Mindfulness, at its core, is quite simple.
It refers to our ability to be present and aware of - but not overwhelmed by - our surroundings. While this ability is something we all have, it can be challenging to tap into it with our busy schedules. From work deadlines to family obligations to social media, we often feel overburdened. As we rush from one duty to the next, it can be difficult to find the time to take a breath. It can be even more difficult to find alone-time when we are hyper-aware of what’s going on around us. Being fully present at any given moment can feel like a daunting task.
This is where mindfulness comes in.
The practice of mindfulness can be dated back thousands of years. Individuals have engaged in religious and non-religious meditation around the world. In some cases, mindfulness has been practiced individually as a method of calming. In other cases, it has been a component of collective prayer or meditation. It can bring people together and contribute to a larger tradition of awareness. Though it is believed to have found its origins in Buddhism and Hinduism, the practice has also played a critical role in Western beliefs.
Recently, mindfulness has found its way into mainstream awareness. Individuals, therapists, doctors, and scholars, have discussed the practice as a life-changing and even brain-altering tool. The more we engage in it, the easier it becomes. It is so valuable because it allows us to calm ourselves without having to silence our minds. Instead, it gives us the power to have enhanced awareness - and in turn acceptance and even appreciation - of what is happening around us.
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A significant component of mindfulness is rooted in acceptance.
Acceptance of our surroundings, and most importantly our thoughts and emotions. With all the stressors of an average day, it is not uncommon to be critical of ourselves. Perhaps we put off completing an assignment, or didn't have enough time to see friends or family. All these negative emotions can have a damaging impact on our well-being. Mindfulness helps center us in acceptance, and bring us away from the critical eye of our own minds. By learning to be fully present in what is happening around us, we also learn to embrace our thoughts as they come.
This action has a profound impact on our well-being and mental health. Mindfulness is used as therapeutic practice because of its’ centering power. Oftentimes, mental health struggles are made worse by negative thought cycles or feelings of guilt. The practice of presence, awareness, and acceptance, helps bring us to a more grounded place. It helps us to understand that our guilt may not be warranted or helpful. Instead, we can embrace and appreciate who we are - and as we are. This can transform our attitudes towards ourselves, and even the world around us.
Mindful.com identifies some key strategies that can help you get started on your path to mindfulness:
“Set aside some time.” There are no requirements for mindfulness other than time and a peaceful place. But your location is not limited. You can practice mindfulness on a train, on the street, even in the midst of chaos. You can be mindful on the floor, on the couch, or outside. The only thing you do need is some time which you can dedicate to yourself and your own awareness.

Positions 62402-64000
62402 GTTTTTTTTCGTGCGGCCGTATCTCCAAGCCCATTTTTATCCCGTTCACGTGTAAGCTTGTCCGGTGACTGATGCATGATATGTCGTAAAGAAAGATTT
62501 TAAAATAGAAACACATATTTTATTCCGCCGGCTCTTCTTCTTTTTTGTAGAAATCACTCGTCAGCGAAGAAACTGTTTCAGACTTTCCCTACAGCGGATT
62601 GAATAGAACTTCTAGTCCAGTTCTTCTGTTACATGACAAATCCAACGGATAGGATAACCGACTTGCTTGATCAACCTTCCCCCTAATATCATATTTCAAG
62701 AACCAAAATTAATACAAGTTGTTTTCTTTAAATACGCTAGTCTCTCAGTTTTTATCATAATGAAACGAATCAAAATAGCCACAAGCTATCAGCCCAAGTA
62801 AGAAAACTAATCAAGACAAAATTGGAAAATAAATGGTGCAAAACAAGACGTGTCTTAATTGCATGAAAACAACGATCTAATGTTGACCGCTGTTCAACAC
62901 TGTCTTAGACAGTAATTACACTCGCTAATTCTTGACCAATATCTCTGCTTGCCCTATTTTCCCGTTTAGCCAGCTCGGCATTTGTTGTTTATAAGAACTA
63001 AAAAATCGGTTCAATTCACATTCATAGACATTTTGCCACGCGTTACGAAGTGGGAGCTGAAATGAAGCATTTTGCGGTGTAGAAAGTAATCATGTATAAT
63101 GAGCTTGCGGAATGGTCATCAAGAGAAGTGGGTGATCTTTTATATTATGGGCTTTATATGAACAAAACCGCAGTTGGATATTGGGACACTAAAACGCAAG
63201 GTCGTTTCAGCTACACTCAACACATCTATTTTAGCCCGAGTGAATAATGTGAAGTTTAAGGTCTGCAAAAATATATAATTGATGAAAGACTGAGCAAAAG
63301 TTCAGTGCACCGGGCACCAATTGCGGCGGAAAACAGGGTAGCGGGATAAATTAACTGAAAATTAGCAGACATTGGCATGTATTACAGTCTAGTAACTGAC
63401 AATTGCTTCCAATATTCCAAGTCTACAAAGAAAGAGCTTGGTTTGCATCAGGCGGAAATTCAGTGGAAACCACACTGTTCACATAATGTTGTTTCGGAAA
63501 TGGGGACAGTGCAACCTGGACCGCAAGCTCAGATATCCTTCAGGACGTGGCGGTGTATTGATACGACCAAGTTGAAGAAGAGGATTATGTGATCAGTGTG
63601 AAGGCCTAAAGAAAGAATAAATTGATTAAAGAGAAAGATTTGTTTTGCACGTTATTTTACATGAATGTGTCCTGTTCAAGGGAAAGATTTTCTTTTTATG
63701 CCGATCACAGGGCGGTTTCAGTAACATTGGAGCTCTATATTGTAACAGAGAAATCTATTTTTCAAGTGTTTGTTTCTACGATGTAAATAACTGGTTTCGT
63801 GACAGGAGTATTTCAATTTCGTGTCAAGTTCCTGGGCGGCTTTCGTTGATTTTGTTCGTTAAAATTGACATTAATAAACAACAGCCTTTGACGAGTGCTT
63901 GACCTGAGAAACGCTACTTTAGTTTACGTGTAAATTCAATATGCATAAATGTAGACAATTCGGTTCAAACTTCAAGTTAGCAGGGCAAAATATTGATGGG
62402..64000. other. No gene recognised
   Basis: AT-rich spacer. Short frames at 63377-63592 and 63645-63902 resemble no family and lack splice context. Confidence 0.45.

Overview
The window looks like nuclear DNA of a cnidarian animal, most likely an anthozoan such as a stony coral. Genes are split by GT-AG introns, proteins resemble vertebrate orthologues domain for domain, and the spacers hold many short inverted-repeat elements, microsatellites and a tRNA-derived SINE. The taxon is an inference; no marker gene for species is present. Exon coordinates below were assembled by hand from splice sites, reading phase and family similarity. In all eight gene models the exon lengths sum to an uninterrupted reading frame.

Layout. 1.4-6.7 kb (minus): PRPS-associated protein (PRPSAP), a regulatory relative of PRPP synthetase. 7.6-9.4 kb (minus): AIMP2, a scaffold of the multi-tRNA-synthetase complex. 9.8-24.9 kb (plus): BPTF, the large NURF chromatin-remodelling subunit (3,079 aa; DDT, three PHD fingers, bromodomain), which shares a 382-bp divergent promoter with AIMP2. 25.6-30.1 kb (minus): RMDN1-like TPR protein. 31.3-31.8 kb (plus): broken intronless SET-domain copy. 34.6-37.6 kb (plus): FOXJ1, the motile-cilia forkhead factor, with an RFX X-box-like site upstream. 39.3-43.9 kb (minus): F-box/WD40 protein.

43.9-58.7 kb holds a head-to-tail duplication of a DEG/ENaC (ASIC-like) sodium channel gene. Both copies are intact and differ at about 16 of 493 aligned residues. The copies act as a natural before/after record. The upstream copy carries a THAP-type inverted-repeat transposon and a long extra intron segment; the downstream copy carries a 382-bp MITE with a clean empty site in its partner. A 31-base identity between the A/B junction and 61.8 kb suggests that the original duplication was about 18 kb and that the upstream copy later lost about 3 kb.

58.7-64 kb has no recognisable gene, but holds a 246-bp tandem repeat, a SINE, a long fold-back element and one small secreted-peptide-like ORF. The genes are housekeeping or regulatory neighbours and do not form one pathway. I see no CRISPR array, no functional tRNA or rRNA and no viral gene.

“Observe the present moment as it is.” While some forms of meditation are about calming the mind, mindfulness is about presence and awareness. This means that you don’t have to silence all the voices in your head, or ignore noises around you. Instead, try to take in everything that is happening in your environment, and be aware of each element. What sounds do you hear? What can you feel beneath you? What smells are noticeable? How does your body feel in the space that it is in?
“Let your judgments roll by.” It is natural for us to judge our surroundings, but when practicing mindfulness, try to relinquish those feelings. Be conscious of your thought or feeling, then let it pass by and move onto the next thing. Do not let any negative or judgmental thoughts linger in your mind.
“Return to observing the present moment as it is.” Especially given today’s world of constant inputs, it can be easy to be distracted by things. If you find your train of thought venturing into things other than your present environment, try to push those thoughts aside. With mindfulness, the goal is to always recenter yourself on the present moment. Allow that awareness to dominate your mind.
“Be kind to your wandering mind.” If you find yourself judging or thinking about all you have to do tomorrow - don’t worry! It’s okay for our minds to wander. Forgive yourself and simply move on from those thoughts. Bring yourself back to the present. Practicing mindfulness is not always easy, and it’s okay to find yourself getting distracted.
At MindWell NYC, mindfulness is a significant component of the work we do. While mindfulness can be practiced independently, a little bit of outside help can go a long way. We would love to discuss the mindfulness services we offer, and learn more about your interest in the area.
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